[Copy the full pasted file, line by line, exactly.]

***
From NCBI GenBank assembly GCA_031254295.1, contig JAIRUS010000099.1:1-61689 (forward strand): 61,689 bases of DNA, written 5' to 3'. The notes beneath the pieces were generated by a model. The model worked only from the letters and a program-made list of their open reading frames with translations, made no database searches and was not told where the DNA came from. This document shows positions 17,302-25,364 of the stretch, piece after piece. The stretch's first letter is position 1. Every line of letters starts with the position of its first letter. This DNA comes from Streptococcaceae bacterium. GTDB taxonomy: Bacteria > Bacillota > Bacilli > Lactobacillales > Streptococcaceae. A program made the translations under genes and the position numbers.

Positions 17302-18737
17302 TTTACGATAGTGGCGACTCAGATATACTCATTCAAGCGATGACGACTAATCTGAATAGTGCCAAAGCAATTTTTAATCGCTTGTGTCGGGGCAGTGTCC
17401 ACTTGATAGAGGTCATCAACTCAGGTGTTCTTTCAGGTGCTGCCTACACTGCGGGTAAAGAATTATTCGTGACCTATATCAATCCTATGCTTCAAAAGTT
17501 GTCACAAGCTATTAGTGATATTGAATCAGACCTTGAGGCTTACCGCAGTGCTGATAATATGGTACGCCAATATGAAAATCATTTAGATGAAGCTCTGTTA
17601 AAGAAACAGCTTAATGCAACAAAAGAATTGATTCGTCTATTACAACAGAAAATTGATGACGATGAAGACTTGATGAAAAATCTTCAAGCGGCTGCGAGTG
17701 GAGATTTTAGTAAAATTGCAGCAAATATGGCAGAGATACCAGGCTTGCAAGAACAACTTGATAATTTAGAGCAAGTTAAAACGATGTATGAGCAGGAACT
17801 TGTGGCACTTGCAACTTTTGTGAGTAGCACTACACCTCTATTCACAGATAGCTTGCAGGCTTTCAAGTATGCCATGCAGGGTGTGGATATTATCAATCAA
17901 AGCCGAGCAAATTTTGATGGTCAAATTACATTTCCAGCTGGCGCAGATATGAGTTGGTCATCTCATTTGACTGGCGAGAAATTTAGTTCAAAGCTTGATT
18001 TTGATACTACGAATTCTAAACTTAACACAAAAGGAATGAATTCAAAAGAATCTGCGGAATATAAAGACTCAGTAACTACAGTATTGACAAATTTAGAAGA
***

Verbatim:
From NCBI GenBank assembly GCA_031254295.1, contig JAIRUS010000099.1:1-61689 (forward strand): 61,689 bases of DNA, written 5' to 3'. The notes beneath the pieces were generated by a model. The model worked only from the letters and a program-made list of their open reading frames with translations, made no database searches and was not told where the DNA came from. This document shows positions 17,302-25,364 of the stretch, piece after piece. The stretch's first letter is position 1. Every line of letters starts with the position of its first letter. This DNA comes from Streptococcaceae bacterium. GTDB taxonomy: Bacteria > Bacillota > Bacilli > Lactobacillales > Streptococcaceae. A program made the translations under genes and the position numbers.

Positions 17302-18737
17302 TTTACGATAGTGGCGACTCAGATATACTCATTCAAGCGATGACGACTAATCTGAATAGTGCCAAAGCAATTTTTAATCGCTTGTGTCGGGGCAGTGTCC
17401 ACTTGATAGAGGTCATCAACTCAGGTGTTCTTTCAGGTGCTGCCTACACTGCGGGTAAAGAATTATTCGTGACCTATATCAATCCTATGCTTCAAAAGTT
17501 GTCACAAGCTATTAGTGATATTGAATCAGACCTTGAGGCTTACCGCAGTGCTGATAATATGGTACGCCAATATGAAAATCATTTAGATGAAGCTCTGTTA
17601 AAGAAACAGCTTAATGCAACAAAAGAATTGATTCGTCTATTACAACAGAAAATTGATGACGATGAAGACTTGATGAAAAATCTTCAAGCGGCTGCGAGTG
17701 GAGATTTTAGTAAAATTGCAGCAAATATGGCAGAGATACCAGGCTTGCAAGAACAACTTGATAATTTAGAGCAAGTTAAAACGATGTATGAGCAGGAACT
17801 TGTGGCACTTGCAACTTTTGTGAGTAGCACTACACCTCTATTCACAGATAGCTTGCAGGCTTTCAAGTATGCCATGCAGGGTGTGGATATTATCAATCAA
17901 AGCCGAGCAAATTTTGATGGTCAAATTACATTTCCAGCTGGCGCAGATATGAGTTGGTCATCTCATTTGACTGGCGAGAAATTTAGTTCAAAGCTTGATT
18001 TTGATACTACGAATTCTAAACTTAACACAAAAGGAATGAATTCAAAAGAATCTGCGGAATATAAAGACTCAGTAACTACAGTATTGACAAATTTAGAAGA